The overall goal of the White lab is to understand the signaling pathways that mediate the hemostatic responses of blood platelets. Understanding these responses at a molecular level permits the development of methods to selectively and precisely manipulate those pathways, thereby controlling vascular diseases like heart attacks and strokes. A current focus is the role of rap1b, a low molecular weight GTP binding protein member of the ras superfamily, which is present in high concentrations in platelets and plays a role in the activation in platelets, including platelet aggregation, the integrin-mediated interaction of one platelet with another to form a platelet hemostatic plug. Rap1b also plays a role in the inhibition of platelets by cyclic AMP. Thus, rap1b appears to be positioned as a unique and critical bi-directional modulator of platelet activation. Using knock-out and transgenic mice combined with proteomic and genetic approaches like yeast two-hybrid screening, we are exploring the pathway(s) by which rap1b and other proteins mediate signals from G-protein coupled receptors such as P2Y12 to integrins like αIIbβ3 that mediate platelet aggregation. We are also exploring the pathway(s) that link cyclic AMP and rap1b. Understanding the rap1b-dependent pathways that are involved in mediating platelet responses will provide new ways to control platelet in vascular diseases.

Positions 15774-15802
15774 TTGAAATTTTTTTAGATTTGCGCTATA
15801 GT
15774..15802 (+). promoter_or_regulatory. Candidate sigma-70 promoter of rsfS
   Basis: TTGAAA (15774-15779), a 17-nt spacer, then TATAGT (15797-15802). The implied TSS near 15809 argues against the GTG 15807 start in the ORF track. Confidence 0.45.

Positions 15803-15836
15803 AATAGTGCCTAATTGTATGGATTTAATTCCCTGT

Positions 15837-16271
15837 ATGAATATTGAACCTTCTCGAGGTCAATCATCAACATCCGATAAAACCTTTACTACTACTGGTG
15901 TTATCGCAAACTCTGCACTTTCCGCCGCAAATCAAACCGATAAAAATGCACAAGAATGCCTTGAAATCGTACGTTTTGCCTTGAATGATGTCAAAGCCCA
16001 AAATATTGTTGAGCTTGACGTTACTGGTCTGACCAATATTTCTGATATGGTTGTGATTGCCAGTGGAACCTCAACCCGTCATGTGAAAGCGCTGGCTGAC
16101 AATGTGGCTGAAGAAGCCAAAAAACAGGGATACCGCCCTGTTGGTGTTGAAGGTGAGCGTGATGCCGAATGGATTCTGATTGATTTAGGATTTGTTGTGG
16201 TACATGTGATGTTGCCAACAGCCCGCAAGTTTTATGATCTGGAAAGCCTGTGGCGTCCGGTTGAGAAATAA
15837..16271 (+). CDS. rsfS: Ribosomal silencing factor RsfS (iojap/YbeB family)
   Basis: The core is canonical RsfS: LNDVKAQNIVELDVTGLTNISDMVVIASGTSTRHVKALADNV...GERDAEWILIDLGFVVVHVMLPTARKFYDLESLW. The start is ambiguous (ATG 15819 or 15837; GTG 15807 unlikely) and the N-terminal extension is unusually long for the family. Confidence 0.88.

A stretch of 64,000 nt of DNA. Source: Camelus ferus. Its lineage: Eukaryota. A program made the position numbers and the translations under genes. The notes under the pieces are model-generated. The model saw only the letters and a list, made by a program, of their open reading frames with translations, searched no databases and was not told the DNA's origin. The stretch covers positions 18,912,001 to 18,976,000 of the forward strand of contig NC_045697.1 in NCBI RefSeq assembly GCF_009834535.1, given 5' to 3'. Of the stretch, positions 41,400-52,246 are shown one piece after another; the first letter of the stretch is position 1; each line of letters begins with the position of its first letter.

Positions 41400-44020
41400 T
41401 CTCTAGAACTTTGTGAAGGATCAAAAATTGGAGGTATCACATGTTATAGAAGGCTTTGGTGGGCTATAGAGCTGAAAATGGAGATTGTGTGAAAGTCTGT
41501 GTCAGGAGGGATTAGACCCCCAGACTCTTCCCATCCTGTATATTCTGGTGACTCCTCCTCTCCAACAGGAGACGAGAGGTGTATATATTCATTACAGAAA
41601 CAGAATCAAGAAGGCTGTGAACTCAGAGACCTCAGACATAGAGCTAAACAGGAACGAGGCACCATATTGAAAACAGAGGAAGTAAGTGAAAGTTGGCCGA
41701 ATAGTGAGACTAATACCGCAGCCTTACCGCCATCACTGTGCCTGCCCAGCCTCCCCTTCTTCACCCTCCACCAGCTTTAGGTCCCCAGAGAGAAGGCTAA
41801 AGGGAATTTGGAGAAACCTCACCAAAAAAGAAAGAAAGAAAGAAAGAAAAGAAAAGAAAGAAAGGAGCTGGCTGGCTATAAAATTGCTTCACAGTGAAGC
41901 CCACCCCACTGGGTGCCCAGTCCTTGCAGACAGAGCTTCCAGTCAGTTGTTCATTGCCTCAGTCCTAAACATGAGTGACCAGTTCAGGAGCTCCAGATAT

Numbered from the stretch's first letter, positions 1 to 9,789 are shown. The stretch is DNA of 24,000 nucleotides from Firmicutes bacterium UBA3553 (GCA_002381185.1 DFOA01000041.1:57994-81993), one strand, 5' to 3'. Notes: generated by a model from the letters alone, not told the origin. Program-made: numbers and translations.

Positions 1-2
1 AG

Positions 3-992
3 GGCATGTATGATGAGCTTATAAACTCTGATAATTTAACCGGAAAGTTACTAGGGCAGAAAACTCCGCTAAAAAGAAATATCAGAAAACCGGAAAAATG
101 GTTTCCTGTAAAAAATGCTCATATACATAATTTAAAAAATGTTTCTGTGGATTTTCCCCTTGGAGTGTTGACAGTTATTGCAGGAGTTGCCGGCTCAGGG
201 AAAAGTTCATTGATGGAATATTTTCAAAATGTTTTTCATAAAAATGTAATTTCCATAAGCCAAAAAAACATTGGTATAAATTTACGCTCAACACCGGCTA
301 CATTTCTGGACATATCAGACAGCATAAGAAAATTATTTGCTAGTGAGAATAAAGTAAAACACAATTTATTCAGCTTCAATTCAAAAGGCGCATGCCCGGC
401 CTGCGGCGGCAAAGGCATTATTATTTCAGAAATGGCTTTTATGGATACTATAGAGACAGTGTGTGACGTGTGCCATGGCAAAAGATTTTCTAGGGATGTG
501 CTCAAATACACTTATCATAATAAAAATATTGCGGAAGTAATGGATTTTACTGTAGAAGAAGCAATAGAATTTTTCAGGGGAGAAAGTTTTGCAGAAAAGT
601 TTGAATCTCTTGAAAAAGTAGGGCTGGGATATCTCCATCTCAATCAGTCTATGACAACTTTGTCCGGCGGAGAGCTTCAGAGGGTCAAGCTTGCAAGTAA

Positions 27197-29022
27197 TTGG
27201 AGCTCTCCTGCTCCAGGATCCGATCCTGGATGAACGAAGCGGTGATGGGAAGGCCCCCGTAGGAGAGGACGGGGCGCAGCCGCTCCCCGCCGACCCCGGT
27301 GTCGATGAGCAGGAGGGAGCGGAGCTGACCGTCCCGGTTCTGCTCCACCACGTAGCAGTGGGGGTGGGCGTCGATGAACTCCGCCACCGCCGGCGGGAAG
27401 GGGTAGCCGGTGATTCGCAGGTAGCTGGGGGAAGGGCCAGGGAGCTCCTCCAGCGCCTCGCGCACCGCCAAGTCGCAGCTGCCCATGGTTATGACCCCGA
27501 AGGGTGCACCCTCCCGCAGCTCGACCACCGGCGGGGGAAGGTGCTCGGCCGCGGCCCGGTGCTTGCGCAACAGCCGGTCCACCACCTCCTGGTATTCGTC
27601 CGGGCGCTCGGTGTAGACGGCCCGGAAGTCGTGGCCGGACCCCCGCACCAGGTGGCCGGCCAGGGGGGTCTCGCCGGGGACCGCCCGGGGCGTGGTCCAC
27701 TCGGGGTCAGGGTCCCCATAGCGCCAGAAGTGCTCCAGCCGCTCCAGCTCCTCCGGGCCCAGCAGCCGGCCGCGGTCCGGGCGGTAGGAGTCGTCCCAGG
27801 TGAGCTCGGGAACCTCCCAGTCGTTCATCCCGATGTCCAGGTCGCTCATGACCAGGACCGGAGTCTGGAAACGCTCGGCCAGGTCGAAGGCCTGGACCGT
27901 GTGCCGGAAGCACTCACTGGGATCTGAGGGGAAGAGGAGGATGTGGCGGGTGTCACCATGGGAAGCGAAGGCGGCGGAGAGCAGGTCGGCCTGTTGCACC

Montage of platelet responses. Starting with the upper left panel, platelet low molecular weight G proteins rac and rho are involved in cytoskeletal rearrangements; rap1b knockout platelets (-/-) have an impaired response to collagen; signal transduction pathway from P2Y12 to aIIbb3 integrin; GDP/GTP exchange cycle for rap1b
Video microscopy of platelets adhering to fibrinogen. Rap1b deficient (left, -/-) and normal (right, +/+) platelets were exposed to glass microscope slides coated with fibrinogen for five minutes. Normal platelets extend pseudopods and spread on the fibrinogen. Rap1b deficient platelets attach normally but do not spread normally on the fibrinogen.
NIH: T32 (NHLBI) “Research Training in Transfusion Medicine”, 2008-2013
NIH: UL1 (NCRR), “Clinical and Translational Science Award”, Co-PI, 2010-2015
NIH: C06 (NCRR), “Initiative in Stem Cell Biology”, 2010-2015
Information currently unavailable.